"[Grant's] drawings are reminiscent of Giacometti whose images shimmer in an existential haze, present, but never fixed..."
- The Scotsman
The Long Look was a collaboration between the painter Audrey Grant and the photographer and printmaker Norman McBeath. It explored the art of portraiture beyond the conventional artist and sitter relationship, revealing what became a unique creative exchange between the two artists.
Audrey asked Norman to sit for a portrait in charcoal, said this would take 'weeks probably months' and asked him to photograph the drawing at the end of each sitting. She would then erase the drawing at the start of the next sitting and begin the portrait anew. Norman was intrigued by the way Audrey was working which led him to photograph aspects of this process such as Audrey's hands, the sitter's chair, the charcoal. He said 'I became fascinated by the sheer physicality of Audrey's drawing: the constant back and forth to the easel, the scrapes, rubs and wipes of the charcoal and cloth on the paper, the sharp snap of a new piece of black willow.' Audrey completed the portrait after two years of sittings and in tandem worked on another portrait of Norman and two long-durational portraits of the award-winning crime writer Val McDermid. The four finished portraits, along with images of all the versions of the drawings that no longer exist, and Norman's photographs were on display in this fascinating and revelatory exhibition.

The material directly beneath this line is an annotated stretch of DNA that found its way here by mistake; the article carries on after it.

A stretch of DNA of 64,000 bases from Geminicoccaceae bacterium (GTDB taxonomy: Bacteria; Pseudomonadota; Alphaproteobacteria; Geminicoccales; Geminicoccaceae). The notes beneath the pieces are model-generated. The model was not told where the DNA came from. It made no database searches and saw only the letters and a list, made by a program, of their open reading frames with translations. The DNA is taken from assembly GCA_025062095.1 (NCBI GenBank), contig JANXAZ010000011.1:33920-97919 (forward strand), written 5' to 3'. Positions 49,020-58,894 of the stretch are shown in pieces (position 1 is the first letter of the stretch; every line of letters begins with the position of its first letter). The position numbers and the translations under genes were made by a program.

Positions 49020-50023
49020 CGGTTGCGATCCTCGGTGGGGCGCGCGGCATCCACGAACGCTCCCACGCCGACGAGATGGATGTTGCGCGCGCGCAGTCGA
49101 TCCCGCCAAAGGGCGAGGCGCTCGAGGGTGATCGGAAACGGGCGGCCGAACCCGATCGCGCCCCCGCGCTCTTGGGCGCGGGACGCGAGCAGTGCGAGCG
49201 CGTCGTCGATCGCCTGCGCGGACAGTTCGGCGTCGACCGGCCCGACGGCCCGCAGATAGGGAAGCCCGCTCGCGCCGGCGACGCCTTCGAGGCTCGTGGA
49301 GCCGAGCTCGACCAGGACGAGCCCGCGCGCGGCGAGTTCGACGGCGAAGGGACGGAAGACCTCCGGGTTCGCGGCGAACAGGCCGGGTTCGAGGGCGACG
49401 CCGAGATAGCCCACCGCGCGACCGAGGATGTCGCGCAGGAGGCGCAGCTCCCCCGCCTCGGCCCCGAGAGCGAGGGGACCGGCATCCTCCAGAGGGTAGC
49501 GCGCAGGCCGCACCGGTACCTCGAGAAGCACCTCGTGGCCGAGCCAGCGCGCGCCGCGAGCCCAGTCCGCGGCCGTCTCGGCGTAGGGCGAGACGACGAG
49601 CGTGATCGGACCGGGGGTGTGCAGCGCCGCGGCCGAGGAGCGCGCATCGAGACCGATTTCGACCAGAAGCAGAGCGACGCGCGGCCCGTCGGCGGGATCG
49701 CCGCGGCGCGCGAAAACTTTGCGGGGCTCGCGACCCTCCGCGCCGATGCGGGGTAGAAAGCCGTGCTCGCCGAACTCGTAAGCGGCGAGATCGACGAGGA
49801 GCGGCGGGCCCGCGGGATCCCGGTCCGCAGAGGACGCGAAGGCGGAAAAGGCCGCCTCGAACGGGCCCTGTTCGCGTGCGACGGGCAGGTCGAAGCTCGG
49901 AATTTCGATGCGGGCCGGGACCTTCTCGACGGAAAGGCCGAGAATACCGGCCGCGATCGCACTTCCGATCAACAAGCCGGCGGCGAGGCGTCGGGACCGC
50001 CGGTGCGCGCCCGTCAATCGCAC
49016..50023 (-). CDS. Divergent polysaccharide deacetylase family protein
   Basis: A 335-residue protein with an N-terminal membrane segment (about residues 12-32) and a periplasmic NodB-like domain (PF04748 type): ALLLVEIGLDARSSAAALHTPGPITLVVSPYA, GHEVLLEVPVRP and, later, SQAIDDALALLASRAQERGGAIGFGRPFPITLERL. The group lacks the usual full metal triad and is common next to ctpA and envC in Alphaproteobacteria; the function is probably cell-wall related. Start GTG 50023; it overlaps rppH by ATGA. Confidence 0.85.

Image: Norman McBeath, Audrey’s Hands (detail), 2017, digital photographic print © Norman McBeath.
Part of Edinburgh Art Festival.
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